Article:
KZN residents most likely to use hospital cash-back plans for fraud

2014-08-26 12:27

KwaZulu-Natal can add an unwelcome feather to its cap: its residents are leading the charge when it comes to defrauding medical aid schemes.

The Discovery Group’s head of forensic services Marius Smit today presented data at the Board of Healthcare Funders’ conference in Durban outlining the problem of hospital cash-back plan fraud.

These plans are sold by insurance companies to provide beneficiaries with a lump sum if they are hospitalised. This helps patients whose medical schemes don’t fully cover time in hospital.

But, Smit said, some people are colluding with doctors and hospitals to be admitted for long periods – when they’re not even sick.

Then they submit claims to insurance companies and are paid between R3 000 and R5 000 for each day spent in hospital.

Smit said this kind of fraud was particularly rife in KwaZulu-Natal but was starting to rise in Gauteng and Limpopo.

The statistics he presented showed that, on average, those Discovery members who have cash-back hospital plans are admitted to hospital five times more than those who don’t.

Their hospital stay is also 40% to 60% longer than those who don’t have it.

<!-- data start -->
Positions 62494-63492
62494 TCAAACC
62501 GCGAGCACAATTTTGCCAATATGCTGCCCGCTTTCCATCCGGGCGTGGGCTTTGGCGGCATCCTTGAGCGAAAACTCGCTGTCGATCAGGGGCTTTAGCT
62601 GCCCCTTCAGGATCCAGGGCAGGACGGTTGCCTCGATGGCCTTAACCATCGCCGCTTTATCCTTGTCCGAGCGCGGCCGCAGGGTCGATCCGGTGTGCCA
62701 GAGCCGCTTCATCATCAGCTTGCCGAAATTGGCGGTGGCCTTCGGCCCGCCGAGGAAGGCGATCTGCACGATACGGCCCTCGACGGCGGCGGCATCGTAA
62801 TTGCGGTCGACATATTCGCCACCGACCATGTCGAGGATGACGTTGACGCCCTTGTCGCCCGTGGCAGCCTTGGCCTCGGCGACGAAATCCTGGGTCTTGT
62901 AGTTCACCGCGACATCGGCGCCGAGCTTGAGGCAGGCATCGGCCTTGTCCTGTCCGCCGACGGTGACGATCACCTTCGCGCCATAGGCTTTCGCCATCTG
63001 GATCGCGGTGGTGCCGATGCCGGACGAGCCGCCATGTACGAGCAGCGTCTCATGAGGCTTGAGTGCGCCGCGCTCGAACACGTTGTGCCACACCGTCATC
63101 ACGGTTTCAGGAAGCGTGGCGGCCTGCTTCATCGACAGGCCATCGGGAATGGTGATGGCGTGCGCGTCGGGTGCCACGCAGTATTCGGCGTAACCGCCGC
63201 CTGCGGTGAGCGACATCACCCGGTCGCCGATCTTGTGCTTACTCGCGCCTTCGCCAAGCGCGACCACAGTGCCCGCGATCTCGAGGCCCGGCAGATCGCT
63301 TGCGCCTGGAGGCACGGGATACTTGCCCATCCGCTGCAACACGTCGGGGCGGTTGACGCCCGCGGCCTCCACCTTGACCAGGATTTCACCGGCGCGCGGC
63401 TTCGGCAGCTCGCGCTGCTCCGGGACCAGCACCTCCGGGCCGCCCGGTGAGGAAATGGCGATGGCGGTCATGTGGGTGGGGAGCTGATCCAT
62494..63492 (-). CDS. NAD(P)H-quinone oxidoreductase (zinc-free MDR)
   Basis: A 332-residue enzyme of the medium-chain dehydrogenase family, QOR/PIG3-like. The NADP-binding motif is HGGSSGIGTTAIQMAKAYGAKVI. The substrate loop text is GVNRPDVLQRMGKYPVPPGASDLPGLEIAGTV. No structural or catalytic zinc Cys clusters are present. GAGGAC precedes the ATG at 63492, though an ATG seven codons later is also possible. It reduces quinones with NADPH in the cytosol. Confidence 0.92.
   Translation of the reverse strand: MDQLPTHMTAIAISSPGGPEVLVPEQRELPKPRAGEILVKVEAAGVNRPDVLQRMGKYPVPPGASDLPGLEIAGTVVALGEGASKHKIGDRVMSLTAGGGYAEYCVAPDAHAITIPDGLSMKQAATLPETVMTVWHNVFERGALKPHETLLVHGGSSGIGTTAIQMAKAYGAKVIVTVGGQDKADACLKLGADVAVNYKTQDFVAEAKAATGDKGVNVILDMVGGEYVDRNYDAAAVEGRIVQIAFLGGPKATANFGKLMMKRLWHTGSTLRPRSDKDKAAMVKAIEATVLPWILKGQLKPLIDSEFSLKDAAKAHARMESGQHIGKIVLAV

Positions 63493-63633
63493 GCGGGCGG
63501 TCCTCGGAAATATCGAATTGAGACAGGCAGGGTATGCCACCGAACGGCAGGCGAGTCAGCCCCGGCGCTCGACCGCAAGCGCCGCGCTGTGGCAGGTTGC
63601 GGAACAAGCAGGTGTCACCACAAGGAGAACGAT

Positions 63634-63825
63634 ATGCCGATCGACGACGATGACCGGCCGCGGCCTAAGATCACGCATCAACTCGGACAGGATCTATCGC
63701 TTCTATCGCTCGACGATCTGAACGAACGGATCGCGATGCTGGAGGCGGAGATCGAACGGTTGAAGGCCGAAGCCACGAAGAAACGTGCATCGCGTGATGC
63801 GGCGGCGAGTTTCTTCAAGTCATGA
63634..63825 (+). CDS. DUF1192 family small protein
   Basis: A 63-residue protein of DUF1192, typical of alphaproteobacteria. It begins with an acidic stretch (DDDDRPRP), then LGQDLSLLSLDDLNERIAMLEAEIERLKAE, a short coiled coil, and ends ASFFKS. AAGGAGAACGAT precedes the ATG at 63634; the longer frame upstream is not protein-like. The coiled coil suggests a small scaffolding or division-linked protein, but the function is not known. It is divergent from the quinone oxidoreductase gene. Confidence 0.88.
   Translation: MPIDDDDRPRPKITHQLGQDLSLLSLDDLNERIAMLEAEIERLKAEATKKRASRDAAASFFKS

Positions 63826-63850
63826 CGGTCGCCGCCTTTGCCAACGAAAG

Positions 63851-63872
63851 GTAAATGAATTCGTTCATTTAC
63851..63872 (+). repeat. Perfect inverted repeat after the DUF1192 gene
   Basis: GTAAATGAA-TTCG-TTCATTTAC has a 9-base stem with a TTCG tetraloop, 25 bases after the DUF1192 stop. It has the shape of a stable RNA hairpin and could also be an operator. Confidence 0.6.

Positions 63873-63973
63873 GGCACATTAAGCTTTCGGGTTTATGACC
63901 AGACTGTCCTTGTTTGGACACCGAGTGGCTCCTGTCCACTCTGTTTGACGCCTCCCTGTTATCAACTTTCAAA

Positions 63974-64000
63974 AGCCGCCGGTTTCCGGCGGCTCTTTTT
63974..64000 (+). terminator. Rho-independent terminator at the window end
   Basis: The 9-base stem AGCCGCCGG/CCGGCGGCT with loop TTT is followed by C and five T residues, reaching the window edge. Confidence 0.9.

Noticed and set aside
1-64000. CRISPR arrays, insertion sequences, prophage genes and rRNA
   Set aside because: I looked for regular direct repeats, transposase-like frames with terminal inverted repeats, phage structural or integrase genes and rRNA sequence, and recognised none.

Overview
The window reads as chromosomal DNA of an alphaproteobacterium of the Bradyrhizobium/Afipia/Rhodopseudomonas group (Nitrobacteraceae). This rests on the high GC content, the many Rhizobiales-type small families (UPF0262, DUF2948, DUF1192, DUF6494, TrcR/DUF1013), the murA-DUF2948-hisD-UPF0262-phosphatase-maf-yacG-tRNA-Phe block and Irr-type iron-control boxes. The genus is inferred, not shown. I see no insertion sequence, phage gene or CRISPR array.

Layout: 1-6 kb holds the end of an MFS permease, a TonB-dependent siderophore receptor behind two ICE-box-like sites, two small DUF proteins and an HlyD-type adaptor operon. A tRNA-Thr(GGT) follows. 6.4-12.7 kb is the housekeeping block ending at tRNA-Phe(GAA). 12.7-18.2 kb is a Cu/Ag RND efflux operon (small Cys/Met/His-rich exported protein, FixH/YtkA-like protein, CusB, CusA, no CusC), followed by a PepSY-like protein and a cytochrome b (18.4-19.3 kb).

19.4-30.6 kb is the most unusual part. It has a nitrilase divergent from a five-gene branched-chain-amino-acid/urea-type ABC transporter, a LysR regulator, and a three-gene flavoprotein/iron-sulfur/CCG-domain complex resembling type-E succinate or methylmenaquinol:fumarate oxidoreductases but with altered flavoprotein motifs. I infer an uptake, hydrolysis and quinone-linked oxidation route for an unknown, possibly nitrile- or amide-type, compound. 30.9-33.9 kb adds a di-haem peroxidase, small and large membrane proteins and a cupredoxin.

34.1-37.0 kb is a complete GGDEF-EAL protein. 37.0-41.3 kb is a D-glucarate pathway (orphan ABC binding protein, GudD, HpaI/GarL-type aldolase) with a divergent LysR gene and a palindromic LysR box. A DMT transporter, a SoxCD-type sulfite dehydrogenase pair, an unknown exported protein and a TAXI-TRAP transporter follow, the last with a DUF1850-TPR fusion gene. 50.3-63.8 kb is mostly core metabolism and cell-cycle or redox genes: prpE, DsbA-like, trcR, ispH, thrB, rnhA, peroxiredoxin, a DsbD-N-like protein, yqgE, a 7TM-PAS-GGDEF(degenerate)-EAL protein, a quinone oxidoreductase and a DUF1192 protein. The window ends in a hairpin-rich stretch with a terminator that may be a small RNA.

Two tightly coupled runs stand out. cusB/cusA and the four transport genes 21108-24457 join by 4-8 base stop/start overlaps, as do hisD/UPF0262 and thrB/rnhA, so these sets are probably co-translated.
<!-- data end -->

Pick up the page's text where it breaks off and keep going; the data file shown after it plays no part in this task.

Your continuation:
Smit said they had been aware of the problem for a while, and had now identified “high risk” members, hospitals and doctors. He refused to reveal names, but said some members had already been expelled from the scheme.

“But no criminal charges were brought against them because it is difficult to get evidence.”

Discovery has also introduced a form in some “high risk hospitals” that patients must fill in to disclose whether they have a hospital cash-back plan or not.

Peter Kerford, the head of forensic investigations at MMI Holdings Ltd, said the insurance industry wasn’t just sitting back and letting fraudsters play havoc with medical schemes.

“We are tracking claims and have flagging systems in place to pick up the high risk players. We also have cancellation clauses in our contracts but it is not easy to cancel a contract when a person has proof that he or she was admitted in hospital,” he explained.

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